A number of factors come in to play in maintaining healthy boundaries in relationships, such as your level of confidence, how important the person is to you and the power dynamics between you.
- Do I know what my boundaries are?
- Am I confident that I can communicate my boundaries to others?
- Do people think I’m able to trust them?
- Have I been taken advantage of?
Do you understand what it takes to engage with someone?
Truly engaging with someone is about more than just nodding your head and intermittently muttering ‘uh-huh’ – it calls for active listening, reflecting, and responding. As straight forward as this sounds, some people are inclined to ‘wait their turn to speak’, rather than consider and address what the other person says, then continue down the new stream of conversation together.
If you find it challenging to engage with people, it doesn’t necessarily mean you don’t want to listen – you might be too shy to voice an opinion, have difficulty communicating an idea, or be unsure on how to respond. There are some easy ways to engage more effectively with someone:
- Turn off your phone when you’re talking to someone – let them know they have your undivided attention
- Encourage people to tell their stories and share their thoughts
- Establish an ‘us’ so that you are part of something together
- Tell them why you value their input
- Try to understand where they’re coming from, and check in to see if you have a clear idea of what they’re talking about.
Are your friends a positive influence?
The people closest to us provide an important, emotional support network, so it’s important to be able to recognise and prioritise healthy relationships.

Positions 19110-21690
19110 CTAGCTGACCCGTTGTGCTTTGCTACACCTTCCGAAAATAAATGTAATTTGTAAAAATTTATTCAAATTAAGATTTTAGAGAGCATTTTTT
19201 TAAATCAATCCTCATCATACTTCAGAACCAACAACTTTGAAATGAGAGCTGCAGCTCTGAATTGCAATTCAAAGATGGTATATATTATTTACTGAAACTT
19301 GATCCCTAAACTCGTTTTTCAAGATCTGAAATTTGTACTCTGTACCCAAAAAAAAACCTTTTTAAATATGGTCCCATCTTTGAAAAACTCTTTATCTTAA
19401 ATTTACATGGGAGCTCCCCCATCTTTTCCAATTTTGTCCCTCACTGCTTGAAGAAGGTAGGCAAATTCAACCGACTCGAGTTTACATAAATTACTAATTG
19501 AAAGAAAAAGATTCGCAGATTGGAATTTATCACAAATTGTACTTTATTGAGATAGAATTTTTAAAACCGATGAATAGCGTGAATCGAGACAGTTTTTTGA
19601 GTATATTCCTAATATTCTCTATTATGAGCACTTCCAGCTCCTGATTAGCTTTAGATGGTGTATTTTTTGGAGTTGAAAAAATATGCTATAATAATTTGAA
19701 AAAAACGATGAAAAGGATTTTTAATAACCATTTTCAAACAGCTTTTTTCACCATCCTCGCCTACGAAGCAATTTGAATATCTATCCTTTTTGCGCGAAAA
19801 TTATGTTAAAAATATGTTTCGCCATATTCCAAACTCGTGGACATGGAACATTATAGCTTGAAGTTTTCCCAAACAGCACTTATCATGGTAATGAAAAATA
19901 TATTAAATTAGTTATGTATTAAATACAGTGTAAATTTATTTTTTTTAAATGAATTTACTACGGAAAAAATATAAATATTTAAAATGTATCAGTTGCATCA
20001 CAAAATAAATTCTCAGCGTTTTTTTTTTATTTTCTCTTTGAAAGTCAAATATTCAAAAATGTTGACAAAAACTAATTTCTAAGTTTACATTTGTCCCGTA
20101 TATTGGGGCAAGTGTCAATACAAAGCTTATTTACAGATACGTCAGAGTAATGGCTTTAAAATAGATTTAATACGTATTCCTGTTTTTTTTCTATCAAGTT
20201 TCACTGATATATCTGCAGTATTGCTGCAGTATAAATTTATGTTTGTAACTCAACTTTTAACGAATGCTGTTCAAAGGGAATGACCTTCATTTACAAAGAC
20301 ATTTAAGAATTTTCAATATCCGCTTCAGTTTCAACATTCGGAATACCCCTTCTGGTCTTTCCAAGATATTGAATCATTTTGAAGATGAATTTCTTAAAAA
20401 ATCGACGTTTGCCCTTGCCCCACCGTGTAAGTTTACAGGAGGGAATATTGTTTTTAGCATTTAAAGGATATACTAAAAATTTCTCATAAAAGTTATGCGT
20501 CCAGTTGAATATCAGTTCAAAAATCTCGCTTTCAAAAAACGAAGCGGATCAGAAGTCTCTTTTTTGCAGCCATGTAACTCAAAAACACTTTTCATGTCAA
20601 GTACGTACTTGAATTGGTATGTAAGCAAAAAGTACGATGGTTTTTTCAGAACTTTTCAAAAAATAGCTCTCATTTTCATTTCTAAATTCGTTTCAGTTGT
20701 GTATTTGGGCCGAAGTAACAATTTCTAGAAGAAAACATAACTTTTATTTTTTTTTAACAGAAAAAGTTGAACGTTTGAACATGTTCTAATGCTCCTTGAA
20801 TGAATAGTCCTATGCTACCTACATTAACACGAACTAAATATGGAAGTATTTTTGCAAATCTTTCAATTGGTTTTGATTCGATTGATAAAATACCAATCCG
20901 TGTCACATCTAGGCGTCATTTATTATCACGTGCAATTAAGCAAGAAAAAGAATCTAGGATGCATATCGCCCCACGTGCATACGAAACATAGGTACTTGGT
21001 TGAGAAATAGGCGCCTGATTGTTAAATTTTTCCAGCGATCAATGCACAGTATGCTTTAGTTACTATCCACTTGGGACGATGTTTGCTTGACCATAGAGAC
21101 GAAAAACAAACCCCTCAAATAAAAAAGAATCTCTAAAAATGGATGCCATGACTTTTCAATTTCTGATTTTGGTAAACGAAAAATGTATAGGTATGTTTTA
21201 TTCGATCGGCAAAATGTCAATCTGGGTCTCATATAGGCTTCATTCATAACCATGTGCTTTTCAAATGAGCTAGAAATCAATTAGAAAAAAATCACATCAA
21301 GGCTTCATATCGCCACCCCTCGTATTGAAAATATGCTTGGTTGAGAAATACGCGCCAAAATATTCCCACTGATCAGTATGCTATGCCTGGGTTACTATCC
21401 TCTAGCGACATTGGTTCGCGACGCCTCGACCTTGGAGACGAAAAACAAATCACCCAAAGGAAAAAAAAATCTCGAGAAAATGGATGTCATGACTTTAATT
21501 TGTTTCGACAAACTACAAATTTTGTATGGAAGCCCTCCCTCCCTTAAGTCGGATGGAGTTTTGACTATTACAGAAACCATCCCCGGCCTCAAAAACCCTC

- Would I trust this person with a secret?
- Do they bring value or benefit to my life?
- Have they supported me when I needed it?
- Can I count on them?
Your social wellness matters
Your health is an ongoing project, one that requires a lot of attention to yourself and to your surroundings. Make sure you’re regularly checking in with yourself and those who make a positive impact on your life, as well as checking out regularly
to take care of your needs.
You might like to check out our Healthy Bytes X, free health and wellness webinar series. The sessions are 30 minutes each and free to join for all. All Healthy Bytes X webinars are presented by allied health professionals in their area of expertise, including fitness, nutrition and mental wellbeing.
You’ll come away armed with practical solutions to improve your health and wellness.
All information contained in this article is intended for general information purposes only. The information provided should not be relied upon as medical advice and does not supersede or replace a consultation with a suitably qualified healthcare professional.
Health and wellbeing
programs & support
You Belong to More with CBHS Hospital cover:
- Greater choice over your health options including who treats you
- Get care at home with Hospital Substitute Treatment program
- Free health and wellbeing programs to support your health challenges
Live your healthiest, happiest life with CBHS Extras cover:
- Benefits for proactive health checks e.g. bone density tests, eye screenings
- Keep up your care with telehealth and digital options
- Save on dental and optical with CBHS Choice Network providers